Submitted to: Institute of Food Technology
Publication Type: Abstract Only
Publication Acceptance Date: 3/1/2009
Publication Date: 6/9/2009
Citation: Min, B., McClung, A.M., Chen, M. 2009. Phytochemical profiles and iron chelating capability of rice varieties [abstract]. Institute of Food Technology, June 6-9, 2009, Anaheim, CA. p. 32.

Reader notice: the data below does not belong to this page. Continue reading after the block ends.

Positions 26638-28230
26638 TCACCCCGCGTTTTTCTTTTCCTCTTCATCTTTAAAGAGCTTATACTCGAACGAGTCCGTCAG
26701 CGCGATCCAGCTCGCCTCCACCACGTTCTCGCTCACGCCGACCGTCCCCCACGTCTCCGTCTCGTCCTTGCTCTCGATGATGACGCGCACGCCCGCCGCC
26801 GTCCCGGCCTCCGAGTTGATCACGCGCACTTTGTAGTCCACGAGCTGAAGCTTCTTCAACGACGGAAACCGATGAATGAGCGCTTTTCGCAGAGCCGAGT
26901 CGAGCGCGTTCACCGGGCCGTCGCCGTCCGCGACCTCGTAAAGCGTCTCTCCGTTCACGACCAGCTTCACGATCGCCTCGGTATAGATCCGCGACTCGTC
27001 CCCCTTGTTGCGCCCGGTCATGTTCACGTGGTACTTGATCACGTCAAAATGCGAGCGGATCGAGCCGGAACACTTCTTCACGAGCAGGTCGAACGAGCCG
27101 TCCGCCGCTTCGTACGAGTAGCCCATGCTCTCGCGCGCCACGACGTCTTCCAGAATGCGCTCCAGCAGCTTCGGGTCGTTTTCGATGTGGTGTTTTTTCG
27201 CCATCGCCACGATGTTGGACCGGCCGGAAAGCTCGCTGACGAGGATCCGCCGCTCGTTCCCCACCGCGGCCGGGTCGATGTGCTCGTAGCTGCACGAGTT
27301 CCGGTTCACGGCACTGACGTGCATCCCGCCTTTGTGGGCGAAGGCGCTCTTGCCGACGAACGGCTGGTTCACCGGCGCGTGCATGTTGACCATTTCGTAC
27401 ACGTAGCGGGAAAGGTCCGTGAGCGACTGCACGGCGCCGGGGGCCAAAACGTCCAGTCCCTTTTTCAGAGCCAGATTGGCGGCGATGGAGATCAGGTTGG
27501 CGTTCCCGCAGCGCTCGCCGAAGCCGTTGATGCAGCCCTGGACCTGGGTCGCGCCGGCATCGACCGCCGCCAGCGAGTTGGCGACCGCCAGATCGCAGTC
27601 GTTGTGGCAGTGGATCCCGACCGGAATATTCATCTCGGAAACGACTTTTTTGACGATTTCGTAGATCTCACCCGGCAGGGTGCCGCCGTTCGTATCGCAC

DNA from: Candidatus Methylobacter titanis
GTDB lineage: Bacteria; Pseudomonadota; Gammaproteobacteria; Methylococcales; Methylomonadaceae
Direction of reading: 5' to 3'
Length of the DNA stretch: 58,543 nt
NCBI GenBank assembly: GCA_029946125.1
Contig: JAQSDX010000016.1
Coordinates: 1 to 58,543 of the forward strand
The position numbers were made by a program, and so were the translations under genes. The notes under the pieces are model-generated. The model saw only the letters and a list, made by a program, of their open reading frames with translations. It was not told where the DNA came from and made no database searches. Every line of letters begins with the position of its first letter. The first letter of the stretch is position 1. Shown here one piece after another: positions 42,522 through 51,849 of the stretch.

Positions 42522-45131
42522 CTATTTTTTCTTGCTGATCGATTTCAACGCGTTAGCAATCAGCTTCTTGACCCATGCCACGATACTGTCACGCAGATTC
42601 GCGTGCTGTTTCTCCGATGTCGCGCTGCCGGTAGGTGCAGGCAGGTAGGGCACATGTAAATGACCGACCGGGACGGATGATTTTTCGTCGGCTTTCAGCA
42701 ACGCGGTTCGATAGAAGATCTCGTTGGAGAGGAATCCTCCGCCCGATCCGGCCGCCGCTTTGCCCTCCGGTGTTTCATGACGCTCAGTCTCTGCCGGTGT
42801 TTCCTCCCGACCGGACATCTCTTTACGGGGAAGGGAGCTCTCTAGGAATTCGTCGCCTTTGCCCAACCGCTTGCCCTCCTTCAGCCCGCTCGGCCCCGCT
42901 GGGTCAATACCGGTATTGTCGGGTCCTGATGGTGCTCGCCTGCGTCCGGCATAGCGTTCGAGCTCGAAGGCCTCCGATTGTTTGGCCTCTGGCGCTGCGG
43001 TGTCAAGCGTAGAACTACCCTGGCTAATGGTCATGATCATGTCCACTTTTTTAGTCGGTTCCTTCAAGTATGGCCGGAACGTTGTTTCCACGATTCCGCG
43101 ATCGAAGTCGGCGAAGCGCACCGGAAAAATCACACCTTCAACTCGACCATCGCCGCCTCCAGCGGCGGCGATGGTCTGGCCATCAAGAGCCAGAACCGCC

Technical Abstract: Whole-grain rice, especially the dark color bran rice, contains high phenolic content and antioxidant capacity, which have potential in disease prevention. However, little information is available regarding the differences in phytochemical profiles of rice of different bran color. Studies indicated that significant amounts of solvent-non-extractable, bound phytochemicals were present in other cereal grains. This study was aimed at determining unbound and bound phenolics and flavonoids contents, their iron chelating capability (ICC), total anthocyanin and tannin contents in 8 rice varieties with different bran color: 1 white, 2 light brown, 2 brown, 1 red, 2 purple. The content of these compounds in rice were compared with those of other cereal grains: corn, oat, red and white spring wheat, and barley. Flours were extracted with hexane, and then with AWA (acetone: water: acetic acid = 70: 29.5: 0.5) solvent for unbound phytochemicals. The residue was then treated with NaOH and extracted with ethyl acetate for bound phytochemicals. Total phenolic and flavonoid contents, including unbound and bound, in red and purple rice varieties (7.84-3.29 mg GAE (gallic acid equivalents)/g grain and 2.67-1.20 mg CE (catechin equivalents) per gram grain wt, respectively) were significantly greater than those in other rice varieties (1.39-1.04 mg GAE per gram grain wt and 0.53-0.44 mg CE per gram grain wt, respectively) (P less than 0.05) and other grains (5.23-2.04 mg GAE per gram grain wt and 1.92-0.57 mg CE per gram grain wt, respectively) (P less than 0.05). The portion of solvent extractable phenolics and flavonoids in red and purple rice (72.77-88.97 percent and 73.74-80.09 percent, respectively) were significantly higher than those in other rice varieties and other cereal grains (P less than 0.05). In addition, red and purple rice showed significantly higher total anthocyanin and tannin contents and ICC than other rice varieties and other grains (P less than 0.05). In conclusion, these results suggest that red and purple rice varieties show a great potential as the source of functional phytochemicals to provide beneficiary effects for human health.